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Indian River Lagoon Aquatic Preserves - Wildlife and Plants Quick Topics

The IRL contains one of the richest and most productive estuarine faunas in the continental United States (Gilmore, 1985). The IRLAP System straddles the boundary between two biotic provinces, the temperate Carolinian Province and the tropical/subtropical Caribbean Province. As a result, the IRLAP System represents a latitudinal ecotone where flora and fauna from each province overlap. Many tropical and temperate species reach their north/south distribution limit within the IRLAP System. Due to the geographic location, tidal connectivity through inlets, and freshwater tributaries, the IRLAP System is teeming with a unique combination of temperate and tropical species that tolerate a wide salinity range (fresh to estuarine). To date, more than 1,000 native species, including fish, amphibians, reptiles, birds, mammals, invertebrates and plants, have been located and identified within the IRLAP System and adjacent floodplain.

Wood stork bird rookeryBird Rookeries

The IRLAP System supports seven significant wading bird rookeries. Five of these are located in Indian River-Malabar to Vero Beach Aquatic Preserve; two of which are rookeries for the threatened (federal and state) wood stork (Mycteria americana) in the IRLAP System. The sixth rookery is located in IR-Vero Beach to Ft. Pierce Aquatic Preserve. The seventh rookery is located near the St. Lucie Inlet in Jensen Beach to Jupiter Inlet Aquatic Preserve, which also serves as a rookery for wood storks. In addition to wood storks, rookeries support nesting activity for snowy egret (Egretta thula), tricolored heron (E. tricolor), little blue heron (E. caerulea), anhinga (Anhinga anhinga), brown pelican (Pelecanus occidentalis), yellow-crowned night-heron (Nyctanassa violacea), black-crowned night-heron (Nycticorax nycticorax), glossy ibis (Plegadis falcinellus), white ibis (Eudocimus albus), double crested cormorant (Phalacrocorax auritus), great blue heron (Ardea herodias), great egret (A. alba), and green heron (Butorides virescens), American oystercatcher (Haematopus palliatus), and roseate spoonbill (Platalea ajaja). Wading bird nesting occurs to a lesser degree on many of the spoil islands throughout the IRLAP System. Nesting surveys conducted by IRLAP staff from January 2006 to March 2013 documented nesting activity on twenty-two spoil islands in Indian River-Malabar to Vero Beach Aquatic Preserve and nine spoil islands in IR-Vero Beach to Ft. Pierce Aquatic Preserve. These surveys do not include all of the spoil islands and may not include some rookery islands, such as MC2 which is monitored by Martin County.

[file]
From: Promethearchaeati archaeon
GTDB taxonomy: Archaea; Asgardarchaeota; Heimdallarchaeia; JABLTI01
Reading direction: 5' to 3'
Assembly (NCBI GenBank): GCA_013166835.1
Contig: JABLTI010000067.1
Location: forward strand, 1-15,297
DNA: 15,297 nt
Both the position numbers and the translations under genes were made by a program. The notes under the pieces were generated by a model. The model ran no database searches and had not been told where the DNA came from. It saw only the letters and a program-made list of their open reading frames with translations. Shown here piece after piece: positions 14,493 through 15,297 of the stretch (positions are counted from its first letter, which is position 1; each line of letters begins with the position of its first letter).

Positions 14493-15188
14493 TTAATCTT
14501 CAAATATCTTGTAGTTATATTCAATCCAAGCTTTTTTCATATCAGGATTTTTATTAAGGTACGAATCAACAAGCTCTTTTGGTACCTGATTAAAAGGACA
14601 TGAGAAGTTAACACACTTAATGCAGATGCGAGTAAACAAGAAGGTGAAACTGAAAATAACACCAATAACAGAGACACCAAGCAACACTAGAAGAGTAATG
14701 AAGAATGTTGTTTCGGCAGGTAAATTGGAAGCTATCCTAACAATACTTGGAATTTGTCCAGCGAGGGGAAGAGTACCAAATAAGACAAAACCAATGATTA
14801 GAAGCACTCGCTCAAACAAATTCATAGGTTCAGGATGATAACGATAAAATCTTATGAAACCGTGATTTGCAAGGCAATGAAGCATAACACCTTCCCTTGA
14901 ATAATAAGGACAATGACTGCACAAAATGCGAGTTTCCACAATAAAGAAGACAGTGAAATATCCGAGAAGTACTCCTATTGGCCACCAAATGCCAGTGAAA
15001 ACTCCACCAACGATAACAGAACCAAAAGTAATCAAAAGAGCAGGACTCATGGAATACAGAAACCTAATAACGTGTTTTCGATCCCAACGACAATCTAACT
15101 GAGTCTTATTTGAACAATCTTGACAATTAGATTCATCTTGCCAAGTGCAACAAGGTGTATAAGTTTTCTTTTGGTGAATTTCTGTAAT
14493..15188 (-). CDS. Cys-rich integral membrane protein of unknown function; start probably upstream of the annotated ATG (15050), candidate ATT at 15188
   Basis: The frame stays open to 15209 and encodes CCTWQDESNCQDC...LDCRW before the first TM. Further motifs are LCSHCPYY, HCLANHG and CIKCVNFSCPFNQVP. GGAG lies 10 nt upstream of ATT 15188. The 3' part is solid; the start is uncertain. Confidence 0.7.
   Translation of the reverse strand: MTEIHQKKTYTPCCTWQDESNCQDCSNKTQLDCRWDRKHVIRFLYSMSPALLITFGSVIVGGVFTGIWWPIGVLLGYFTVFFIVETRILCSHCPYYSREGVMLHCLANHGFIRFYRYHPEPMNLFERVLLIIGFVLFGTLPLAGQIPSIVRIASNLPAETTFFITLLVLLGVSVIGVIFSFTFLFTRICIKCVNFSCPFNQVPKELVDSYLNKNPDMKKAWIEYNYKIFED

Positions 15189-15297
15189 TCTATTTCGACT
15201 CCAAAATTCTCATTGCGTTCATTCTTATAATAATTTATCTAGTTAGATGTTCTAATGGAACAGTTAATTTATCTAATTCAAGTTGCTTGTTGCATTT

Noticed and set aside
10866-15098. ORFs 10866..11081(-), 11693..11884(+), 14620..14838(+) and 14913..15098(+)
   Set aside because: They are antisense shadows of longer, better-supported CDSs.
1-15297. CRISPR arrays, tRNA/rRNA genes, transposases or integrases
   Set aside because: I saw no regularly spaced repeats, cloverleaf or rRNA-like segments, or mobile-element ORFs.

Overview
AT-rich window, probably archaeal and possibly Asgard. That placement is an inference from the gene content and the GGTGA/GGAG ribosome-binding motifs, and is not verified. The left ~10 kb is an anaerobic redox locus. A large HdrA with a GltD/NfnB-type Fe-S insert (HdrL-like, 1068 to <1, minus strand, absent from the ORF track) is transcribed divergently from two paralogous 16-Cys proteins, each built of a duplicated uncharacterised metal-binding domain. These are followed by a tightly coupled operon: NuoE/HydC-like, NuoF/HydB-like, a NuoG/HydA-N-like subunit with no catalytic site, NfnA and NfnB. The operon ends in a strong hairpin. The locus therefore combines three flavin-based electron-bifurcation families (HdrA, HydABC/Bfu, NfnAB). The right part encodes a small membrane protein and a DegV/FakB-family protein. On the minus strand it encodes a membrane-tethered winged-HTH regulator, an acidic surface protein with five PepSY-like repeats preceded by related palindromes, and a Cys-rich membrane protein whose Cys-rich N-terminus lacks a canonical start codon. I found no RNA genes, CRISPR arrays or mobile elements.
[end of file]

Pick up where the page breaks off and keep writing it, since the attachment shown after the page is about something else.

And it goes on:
Diamondback terrapinDiamondback Terrapin

Named for the diamond-shaped growth rings on its carapace, the diamondback terrapin (Malaclemys terrapin) is a small turtle that is restricted to the mangrove and salt marsh habitats of the United States from Cape Cod south to the Keys, and along the Gulf Coast to Texas. The diamondback terrapin is believed to be the only turtle in the world that lives exclusively in brackish water habitats. Although there is only one species of diamondback terrapin in the world, there are seven described sub-species in the United States. The Florida East Coast terrapin (M. t. tequesta) occurs from St. Augustine to Miami, including the IRL.